• Some children have intellectual disabilities and may find learning a challenge. In contrast to learning disabilities where the problem is mainly academic, in intellectual disabilities there is a problem with intelligence (which can be measured with an IQ test) and with “adaptive behavior” (getting dressed, taking showers or brushing teeth, to name a few functions).
  • Some children are on the autism spectrum (ASD). The diagnosis looks at communication, social skills, a child's ability to interact with other children, and mannerisms that are called stereotypes (repetition of physical movements, sounds, words or moving of objects in repeated sometimes rhythmic patterns).
  • Attention Deficit Hyperactivity Disorder (ADHD) is a medical condition that makes it difficult for a child to focus properly. Some common symptoms include:
    • Inability to focus or lack of attention
    • Impulsivity (doing things without thinking or planning)
    • Hyperactivity

ADHD diagnosis calls for these problems to be present in at least two environments, such as home and school. In addition, the symptoms cannot be due to other psychiatric problems such as anxiety, depression or schizophrenia. ADHD can be tricky, however, because it is possible to have ADHD with an associated anxiety or depression problem. The evaluations with psychologists or medical social workers help us, as pediatricians, sort out these problems.

Other areas of possible concern include the concepts of Executive Function and Working Memory. Imagine a tower control at the airport managing airplanes that are using paths for taxiing, and runways for take offs and landing. In addition, the traffic controllers have to keep track of airplanes that are up in the sky at different altitudes as they approach the airport. We, too, handle multiple points of information on which we may make several decisions at a time. Some of these require that we prioritize and organize our thoughts. For some children, and for some of us as adults, this can be a challenge. There are techniques, resources and skills that can help us improve on executive function and working memory. We can address these with you and your child when you come into the office.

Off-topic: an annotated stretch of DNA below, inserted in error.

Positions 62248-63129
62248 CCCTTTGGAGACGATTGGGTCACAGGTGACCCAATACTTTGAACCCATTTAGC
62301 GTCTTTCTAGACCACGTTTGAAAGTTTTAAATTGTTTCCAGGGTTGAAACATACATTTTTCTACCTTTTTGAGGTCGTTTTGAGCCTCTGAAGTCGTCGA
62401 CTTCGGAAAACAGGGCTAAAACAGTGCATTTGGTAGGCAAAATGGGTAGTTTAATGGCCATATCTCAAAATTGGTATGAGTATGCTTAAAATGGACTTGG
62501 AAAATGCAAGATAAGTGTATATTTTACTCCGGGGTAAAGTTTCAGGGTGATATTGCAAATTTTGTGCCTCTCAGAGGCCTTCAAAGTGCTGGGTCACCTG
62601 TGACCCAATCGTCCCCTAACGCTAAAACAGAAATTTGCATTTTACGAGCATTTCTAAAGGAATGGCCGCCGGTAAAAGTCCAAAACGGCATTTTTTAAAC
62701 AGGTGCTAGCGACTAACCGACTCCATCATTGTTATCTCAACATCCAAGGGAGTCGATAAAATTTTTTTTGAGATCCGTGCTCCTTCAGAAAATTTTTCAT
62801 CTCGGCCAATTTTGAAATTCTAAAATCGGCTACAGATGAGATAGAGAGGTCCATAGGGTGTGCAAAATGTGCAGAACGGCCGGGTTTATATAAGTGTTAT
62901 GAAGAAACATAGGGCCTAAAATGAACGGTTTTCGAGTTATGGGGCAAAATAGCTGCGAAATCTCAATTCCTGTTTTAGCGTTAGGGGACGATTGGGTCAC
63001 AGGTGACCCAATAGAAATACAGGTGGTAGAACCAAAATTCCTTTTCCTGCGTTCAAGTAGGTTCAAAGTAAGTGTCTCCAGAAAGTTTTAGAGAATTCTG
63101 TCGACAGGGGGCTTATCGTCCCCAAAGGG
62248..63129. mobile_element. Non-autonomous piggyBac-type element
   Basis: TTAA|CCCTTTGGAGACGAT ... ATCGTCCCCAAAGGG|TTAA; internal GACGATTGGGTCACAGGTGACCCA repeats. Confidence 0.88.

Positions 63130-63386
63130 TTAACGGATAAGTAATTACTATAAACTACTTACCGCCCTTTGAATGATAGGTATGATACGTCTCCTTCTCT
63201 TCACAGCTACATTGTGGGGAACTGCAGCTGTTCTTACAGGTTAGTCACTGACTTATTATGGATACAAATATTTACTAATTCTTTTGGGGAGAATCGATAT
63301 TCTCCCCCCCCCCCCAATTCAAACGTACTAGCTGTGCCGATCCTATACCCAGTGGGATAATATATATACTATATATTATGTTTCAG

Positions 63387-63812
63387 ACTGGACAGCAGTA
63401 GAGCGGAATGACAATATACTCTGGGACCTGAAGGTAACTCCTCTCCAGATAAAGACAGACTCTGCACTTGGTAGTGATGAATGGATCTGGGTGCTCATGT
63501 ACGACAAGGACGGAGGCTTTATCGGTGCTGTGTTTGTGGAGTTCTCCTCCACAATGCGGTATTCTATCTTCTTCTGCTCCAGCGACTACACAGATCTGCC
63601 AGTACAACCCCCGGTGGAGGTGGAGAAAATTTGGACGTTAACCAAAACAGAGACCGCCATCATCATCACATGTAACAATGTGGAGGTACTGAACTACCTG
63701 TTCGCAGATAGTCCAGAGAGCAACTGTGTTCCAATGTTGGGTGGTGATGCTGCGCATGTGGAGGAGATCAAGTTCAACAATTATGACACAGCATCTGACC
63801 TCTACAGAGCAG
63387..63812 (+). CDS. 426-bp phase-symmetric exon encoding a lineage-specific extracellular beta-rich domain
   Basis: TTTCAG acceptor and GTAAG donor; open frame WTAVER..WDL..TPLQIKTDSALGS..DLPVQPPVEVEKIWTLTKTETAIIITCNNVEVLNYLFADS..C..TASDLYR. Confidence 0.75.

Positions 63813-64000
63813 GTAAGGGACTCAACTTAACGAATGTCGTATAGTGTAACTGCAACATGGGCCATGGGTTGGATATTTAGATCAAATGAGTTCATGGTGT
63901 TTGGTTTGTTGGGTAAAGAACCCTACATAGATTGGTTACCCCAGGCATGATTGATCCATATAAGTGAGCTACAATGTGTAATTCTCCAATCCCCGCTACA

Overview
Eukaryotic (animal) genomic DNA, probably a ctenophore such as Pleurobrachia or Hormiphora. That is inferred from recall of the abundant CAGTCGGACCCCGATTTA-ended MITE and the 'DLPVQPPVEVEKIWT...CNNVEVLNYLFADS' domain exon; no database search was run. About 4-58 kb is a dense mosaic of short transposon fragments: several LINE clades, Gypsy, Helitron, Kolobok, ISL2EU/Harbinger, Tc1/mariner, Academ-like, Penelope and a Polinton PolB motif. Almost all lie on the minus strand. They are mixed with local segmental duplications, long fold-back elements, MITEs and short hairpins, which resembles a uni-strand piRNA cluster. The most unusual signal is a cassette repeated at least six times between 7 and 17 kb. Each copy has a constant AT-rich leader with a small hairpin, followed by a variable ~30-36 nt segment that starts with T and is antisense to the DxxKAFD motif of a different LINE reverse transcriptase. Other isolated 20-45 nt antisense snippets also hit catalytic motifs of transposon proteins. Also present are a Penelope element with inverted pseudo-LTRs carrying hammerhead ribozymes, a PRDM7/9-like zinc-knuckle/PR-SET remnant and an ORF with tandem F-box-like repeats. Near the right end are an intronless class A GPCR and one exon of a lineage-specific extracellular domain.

So what is the next step?

As we approach spring break and enter the last marking period of the school year, you might find yourself in a good position to reassess how your child has been doing in school, and whether there is a need to evaluate further if they did not perform as well as they could have.

If your child is having academic difficulties, we encourage you to make an appointment with your child’s pediatrician. Often, we can make a referral to a medical social worker or psychologist who can test for medical conditions like those mentioned above. If a concern is found that points to a possible learning disability or intellectual disability, your child can be set up with a referral to a neuropsychologist for further evaluation. If a medical condition is diagnosed, all health providers can work together with you and your child to create and carry out a care plan that will help your child achieve academic success moving forward!


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About the Author

Dr. John Spitzer is a pediatrician at Bronson Primary Care Partners in Texas Corners. He is accepting new patients now.

“I am thankful every day to be a pediatrician. I enjoy being able to work with kids. They are honest, sometimes silly, and always bring pure sweetness. They are deserving of the best care and compassion that I can provide.”

Discover His Care Philosophy